Wednesday, September 4, 2019


Colin Morgan (l.) as Merlin and
Bradley James (r.) as Arthur
When the opera Madame Butterfly is performed in Germany, Butterfly’s American cad of a lover, Lieutenant B. F. Pinkerton’s name is changed to Linkerton, because audiences might start giggling when they hear the name Pinkerton - with a P - and think of pinkeln - the German word meaning to go peepee.  

I just found a historical precedent for avoiding association with what my dogs know as pipipupu - the word we use when it’s time to take them out in the garden for the final evacuation of their tanks before bedtime. I’ve been bingeing of late on the 2008 BBC drama series Merlin. As in King Arthur and the Knights of the Round Table and his trusty sidekick, the not-yet-but-certain-to-become venerable wizard who carries that name.

Some googling has revealed to me the fact that Merlin’s original name was Myrddin. That’s how he is known in the Welsh language. Apparently the legend stems from Wales. It comes to us by the hand of British historiographer Geoffrey of Monmouth, aka Galfridus Monemutensis, aka Galfridus Arturus, aka Gruffudd ap Arthur aka Sieffre o Fynwy. Geoffrey was born in Monmouth, Wales around 1095 A.D., and died around 1155. When he Latinized the name, he changed the D in “Merdin” to an L because Merdin would remind audiences of the Latin word for shit.

To immerse oneself in these mythical tales of pre-historical Britain is to enter a time of magic and of fantasy. The BBC show features, in addition to Merlin and Arthur and his lady-love Guinevere and the not-so-noble knight Lancelot who steals her from him, the friendly dragon, Kilgharrah (friendly to Merlin, not to Camelot which he tries to destroy for keeping him chained up for twenty-two years). Arthur’s father in the first couple of seasons, King Uther, whom we get to watch making one bad decision after another, has forbidden magic because he has lost loved ones because of it and considers it pure evil. Because we know that Merlin understands how to use magic for good, we root for the time when Arthur will take over the throne. Arthur will make a second big change, besides overturning his father’s biases against magicians: he will elevate the servant girl Guinevere to queen, thus bringing about the 21st century goals of eliminating class distinctions and homophobia in one fell swoop.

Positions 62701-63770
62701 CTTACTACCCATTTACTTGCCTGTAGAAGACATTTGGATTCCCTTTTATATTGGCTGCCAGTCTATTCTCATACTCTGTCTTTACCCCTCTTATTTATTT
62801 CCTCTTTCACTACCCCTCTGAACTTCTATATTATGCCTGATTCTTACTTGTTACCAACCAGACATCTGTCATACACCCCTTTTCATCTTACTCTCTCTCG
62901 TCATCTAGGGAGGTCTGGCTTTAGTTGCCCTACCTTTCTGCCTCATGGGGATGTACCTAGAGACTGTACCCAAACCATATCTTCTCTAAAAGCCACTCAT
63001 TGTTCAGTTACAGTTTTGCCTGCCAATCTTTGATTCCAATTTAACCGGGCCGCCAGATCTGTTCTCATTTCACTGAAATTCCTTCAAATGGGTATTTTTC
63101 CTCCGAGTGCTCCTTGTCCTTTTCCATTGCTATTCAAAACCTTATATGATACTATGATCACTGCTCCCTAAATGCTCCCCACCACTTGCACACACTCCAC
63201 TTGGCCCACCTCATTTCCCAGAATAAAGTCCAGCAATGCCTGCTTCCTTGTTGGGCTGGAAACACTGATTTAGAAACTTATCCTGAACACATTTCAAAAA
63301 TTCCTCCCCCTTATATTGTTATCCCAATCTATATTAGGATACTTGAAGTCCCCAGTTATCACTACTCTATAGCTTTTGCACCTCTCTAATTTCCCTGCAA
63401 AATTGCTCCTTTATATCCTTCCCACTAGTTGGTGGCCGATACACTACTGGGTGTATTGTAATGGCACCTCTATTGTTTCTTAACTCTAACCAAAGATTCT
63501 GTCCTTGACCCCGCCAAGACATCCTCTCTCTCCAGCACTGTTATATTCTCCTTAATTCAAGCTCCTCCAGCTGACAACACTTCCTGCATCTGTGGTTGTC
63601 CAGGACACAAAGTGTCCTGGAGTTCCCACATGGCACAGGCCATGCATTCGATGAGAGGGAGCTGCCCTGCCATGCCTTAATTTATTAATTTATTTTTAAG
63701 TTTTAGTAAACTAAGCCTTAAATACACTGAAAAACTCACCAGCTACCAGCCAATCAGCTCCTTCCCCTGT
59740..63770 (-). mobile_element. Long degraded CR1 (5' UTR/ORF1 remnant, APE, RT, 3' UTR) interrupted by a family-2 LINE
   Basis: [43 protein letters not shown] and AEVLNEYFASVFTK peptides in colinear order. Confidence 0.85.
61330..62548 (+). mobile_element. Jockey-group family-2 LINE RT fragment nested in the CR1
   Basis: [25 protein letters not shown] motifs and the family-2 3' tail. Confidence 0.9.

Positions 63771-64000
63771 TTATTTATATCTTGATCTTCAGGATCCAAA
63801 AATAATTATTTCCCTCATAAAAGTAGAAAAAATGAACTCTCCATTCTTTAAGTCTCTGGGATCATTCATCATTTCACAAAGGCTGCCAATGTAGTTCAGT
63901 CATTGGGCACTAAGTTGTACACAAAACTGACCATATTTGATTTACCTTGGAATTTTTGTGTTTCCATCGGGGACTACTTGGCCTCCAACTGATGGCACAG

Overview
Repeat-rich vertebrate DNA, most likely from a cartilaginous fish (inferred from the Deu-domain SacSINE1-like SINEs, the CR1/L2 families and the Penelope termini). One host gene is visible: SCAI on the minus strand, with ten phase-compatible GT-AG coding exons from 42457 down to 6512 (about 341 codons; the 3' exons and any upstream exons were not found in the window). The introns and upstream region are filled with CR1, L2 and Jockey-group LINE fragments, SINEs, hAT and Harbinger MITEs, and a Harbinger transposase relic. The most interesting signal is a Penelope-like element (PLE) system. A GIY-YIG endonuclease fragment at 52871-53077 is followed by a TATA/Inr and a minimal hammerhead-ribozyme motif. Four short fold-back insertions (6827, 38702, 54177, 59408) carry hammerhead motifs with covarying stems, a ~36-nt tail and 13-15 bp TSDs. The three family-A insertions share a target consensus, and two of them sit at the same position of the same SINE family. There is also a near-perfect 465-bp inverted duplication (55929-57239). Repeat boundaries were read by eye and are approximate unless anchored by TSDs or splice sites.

That’s part of the fun of historical dramas, you see. You can read into them all the stuff you want to see happen in this day and age. For one thing, the actress playing young Guinevere, Angel Coulby, is of mixed (Afro-Guyanese) race. Her brother, Elyan, who becomes a knight by Season 4, is played by the actor Adetomiwa Edun, who was born in Nigeria. And he’s not the only black actor in this story of ancient Britain. Our rules of who gets jobs in TV dramas have changed since the 11th century.

There are folks who watch historical dramas just hoping to catch a slip-up, like the use of zippers in Shakespearean costumes. But in Merlin, probably since it’s so over-the-top anyway, with all those goblins and dragons and magic potions, they don’t even bother. Arthur goes out to battle “for peace and freedom” when he’s actually battling for the power and position first of his tyrannical father and later himself nearly a thousand years before democracy had found a home in Britain. Nobody cares. Modern goals.

Now that gay bit, that’s a bit more subtle, and if you’re not gay you might actually miss it. Not if you’re gay, though. There are constant references to the injustice of people with magical powers having to hide them. Scene after scene of “I just want to be me.” You almost expect a chorus of “Somewhere over the rainbow...birds fly...why oh why can’t I?”

And they don’t just stop there. There’s a whole packet of photos and articles about the “bromance” between Merlin and Arthur. Lots of opportunities to read gay sentiment just barely beneath the surface. Arthur jokes with Merlin with remarks like, “I hope you don’t think I intend to share my bed with you, Merlin!” and Merlin smirks when he says, “No, of course not!”

I know this is old hat by now, but as a person who lived the first half of his life with crushing homophobia, this brave new world of open acceptance of homosexuality and sympathetic playfulness around homoerotic relationships makes me feel like I’ve been living in a crowded dingy room in a polluted city and suddenly find myself walking a country road, taking in the sunshine and breathing in the fresh air.

I’m living in a polluted big city bingeing on another Netflix fantasy, in fact, and not enjoying the fresh country air.  I’m living in a country governed by goblins and trolls who have removed the regulations against the big energy polluters. I’m hoping people will wake up, throw them all out and put us back on the path to Camelot.

All I can do is vote, and encourage others to do the same.

And dream.

And remember that when I was young, I used to dream that I would live in a time when gay people could fall in love and live openly with that love. And that it would feel like magic.

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